22:02, 13 October 2010 (EDT)
WHOAH! Does it make sense to average together these two values??? If you took two measurements of someone's height and got 100 cm with one measurement and 1 mm with the other measurement, you would never average those together. The same in this case: clearly there is a big problem with at least one of the measurements. There's no way they represent the same parent mean, and thus averaging is not appropriate. When we talk about weighted averages in class soon (next week or the following), we'll discuss this further, but with less severe examples. In your case, I think your intuition could tell you that averaging is not appropriate, since one value is almost zero compared to the other.

\frac{e}{m}=1.374x10^{11}\,\!

Error

We found the accepted value to be:

\frac{e}{m}=1.758x10^{11} \frac{C}{kg}\,\!

So we compared our value and the accepted value to get a percent error:

 error=\frac{1.758x10^{11}-1.374x10^{11}}{1.758x10^{11}}x100=21.84%

21.84% error is not bad for twenty measurements. SJK 22:05, 13 October 2010 (EDT)
22:05, 13 October 2010 (EDT)As noted above, the average is not appropriate.  Taking your answer as is, though, how do you assess "not bad?"  The answer is you need to compare your discrepancy from the accepted value with your range of uncertainty.  If it's close, then there's a chance your measurements aren't bad.  If it's very far away, as would be the case for you, then you know that you have significant systematic error that is dwarfing your random error (uncertainty).  We probably need to discuss this further in person before you complete your next report.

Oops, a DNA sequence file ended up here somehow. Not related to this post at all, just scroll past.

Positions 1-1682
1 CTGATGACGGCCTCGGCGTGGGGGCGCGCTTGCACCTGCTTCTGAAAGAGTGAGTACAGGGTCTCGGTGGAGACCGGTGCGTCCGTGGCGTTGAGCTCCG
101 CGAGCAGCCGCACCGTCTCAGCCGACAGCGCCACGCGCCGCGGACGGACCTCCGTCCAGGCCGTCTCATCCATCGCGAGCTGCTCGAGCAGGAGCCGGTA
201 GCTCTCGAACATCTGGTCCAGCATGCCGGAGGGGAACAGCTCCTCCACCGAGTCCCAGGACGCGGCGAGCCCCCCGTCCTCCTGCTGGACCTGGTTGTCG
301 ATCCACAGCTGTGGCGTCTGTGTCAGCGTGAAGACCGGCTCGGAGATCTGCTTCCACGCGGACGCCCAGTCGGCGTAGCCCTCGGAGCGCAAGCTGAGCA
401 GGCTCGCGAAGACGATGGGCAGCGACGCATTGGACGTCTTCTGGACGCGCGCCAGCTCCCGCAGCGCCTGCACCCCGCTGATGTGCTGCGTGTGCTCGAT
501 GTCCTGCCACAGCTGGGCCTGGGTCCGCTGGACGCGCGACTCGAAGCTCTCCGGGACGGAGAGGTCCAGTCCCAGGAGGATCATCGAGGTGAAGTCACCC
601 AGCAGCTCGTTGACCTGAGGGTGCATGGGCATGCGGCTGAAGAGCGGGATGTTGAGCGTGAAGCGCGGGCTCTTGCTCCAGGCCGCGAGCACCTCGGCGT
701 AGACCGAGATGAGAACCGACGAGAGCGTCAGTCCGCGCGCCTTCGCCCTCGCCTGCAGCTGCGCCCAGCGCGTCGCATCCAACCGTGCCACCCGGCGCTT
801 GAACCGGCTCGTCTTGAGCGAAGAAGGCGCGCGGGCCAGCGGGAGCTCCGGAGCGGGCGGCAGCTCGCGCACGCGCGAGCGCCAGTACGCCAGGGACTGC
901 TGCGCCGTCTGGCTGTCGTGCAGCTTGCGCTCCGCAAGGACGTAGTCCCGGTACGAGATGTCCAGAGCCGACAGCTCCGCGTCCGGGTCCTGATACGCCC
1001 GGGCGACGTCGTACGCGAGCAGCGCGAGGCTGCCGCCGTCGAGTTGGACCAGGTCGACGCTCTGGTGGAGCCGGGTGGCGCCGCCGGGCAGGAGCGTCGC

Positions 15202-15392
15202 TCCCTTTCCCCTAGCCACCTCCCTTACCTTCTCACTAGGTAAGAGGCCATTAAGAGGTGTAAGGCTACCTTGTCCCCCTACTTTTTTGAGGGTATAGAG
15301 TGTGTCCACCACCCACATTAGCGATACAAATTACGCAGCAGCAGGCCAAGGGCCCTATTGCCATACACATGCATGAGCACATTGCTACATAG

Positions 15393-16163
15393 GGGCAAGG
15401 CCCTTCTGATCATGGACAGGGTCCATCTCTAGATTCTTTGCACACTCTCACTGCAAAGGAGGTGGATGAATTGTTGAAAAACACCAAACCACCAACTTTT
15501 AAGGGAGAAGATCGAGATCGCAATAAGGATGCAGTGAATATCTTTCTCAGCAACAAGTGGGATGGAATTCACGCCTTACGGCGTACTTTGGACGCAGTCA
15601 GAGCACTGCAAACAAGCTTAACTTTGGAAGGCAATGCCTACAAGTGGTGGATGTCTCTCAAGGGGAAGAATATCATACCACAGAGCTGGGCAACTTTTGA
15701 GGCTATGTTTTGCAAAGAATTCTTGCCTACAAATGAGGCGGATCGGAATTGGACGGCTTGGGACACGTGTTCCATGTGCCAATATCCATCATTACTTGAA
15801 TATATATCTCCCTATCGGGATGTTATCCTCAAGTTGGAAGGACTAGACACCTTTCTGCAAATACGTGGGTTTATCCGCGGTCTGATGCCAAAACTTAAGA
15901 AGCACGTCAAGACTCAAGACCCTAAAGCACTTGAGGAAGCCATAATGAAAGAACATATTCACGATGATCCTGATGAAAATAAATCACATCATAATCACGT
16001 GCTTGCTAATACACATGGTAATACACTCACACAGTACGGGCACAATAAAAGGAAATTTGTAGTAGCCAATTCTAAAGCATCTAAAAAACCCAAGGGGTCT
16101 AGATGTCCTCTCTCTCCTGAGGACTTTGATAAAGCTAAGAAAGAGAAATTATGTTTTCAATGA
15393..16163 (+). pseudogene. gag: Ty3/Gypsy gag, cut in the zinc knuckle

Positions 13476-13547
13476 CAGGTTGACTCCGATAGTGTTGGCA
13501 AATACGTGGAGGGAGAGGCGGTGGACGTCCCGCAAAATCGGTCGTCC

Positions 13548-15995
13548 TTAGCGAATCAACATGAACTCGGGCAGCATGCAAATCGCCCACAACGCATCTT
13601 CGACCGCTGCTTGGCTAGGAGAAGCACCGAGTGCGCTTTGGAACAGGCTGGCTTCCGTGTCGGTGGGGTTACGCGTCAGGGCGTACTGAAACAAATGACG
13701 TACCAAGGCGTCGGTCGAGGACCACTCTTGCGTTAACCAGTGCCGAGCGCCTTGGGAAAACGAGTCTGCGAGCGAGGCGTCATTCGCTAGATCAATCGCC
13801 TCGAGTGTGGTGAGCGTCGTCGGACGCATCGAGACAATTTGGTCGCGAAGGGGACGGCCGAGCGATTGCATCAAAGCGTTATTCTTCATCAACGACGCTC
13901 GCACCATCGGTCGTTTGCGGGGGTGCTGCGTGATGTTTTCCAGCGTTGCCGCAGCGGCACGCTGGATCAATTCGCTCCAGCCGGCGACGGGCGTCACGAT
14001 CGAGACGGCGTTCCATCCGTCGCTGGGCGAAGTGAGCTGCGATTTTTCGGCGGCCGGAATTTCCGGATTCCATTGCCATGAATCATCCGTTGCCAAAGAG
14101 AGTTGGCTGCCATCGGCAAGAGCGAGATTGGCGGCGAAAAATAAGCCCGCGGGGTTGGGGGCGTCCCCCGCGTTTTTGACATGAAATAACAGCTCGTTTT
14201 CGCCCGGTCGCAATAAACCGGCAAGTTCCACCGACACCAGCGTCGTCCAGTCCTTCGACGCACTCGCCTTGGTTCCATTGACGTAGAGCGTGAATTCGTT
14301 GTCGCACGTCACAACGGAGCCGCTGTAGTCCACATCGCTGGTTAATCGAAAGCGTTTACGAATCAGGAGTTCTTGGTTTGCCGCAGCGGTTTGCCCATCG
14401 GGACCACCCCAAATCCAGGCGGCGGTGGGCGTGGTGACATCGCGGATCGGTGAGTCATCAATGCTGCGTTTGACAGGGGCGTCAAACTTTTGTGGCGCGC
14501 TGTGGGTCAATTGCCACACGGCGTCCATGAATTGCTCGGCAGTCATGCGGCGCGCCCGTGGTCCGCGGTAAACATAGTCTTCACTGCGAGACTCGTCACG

22:05, 13 October 2010 (EDT)
As noted above, the average is not appropriate. Taking your answer as is, though, how do you assess "not bad?" The answer is you need to compare your discrepancy from the accepted value with your range of uncertainty. If it's close, then there's a chance your measurements aren't bad. If it's very far away, as would be the case for you, then you know that you have significant systematic error that is dwarfing your random error (uncertainty). We probably need to discuss this further in person before you complete your next report.

Conclusion

We found the ratio to be:

\frac{e}{m}=1.374x10^{11}\frac{C}{kg}\,\!

and a percent error to be:

%error=21.84%\,\!

I did notice that our values for the Voltage versus radius squared had a smaller correlation than that of the Inverse Current versus the Radius. I assume that the sigmoid shape of the Constant Current graph is because of unsystematic error, parallax error, in reading the radius.

With a few more data points I am confident that we could produced a better estimation of e/m.

Thanks

1)Nathan for being my excellent lab partner and for taking down the equipment list when I had failed to.

2)Emran for setting up the lab previously and for a general outline of my report.

3)Randy also for setting up the lab previously.

Citation

1) I found the accepted value of e/m here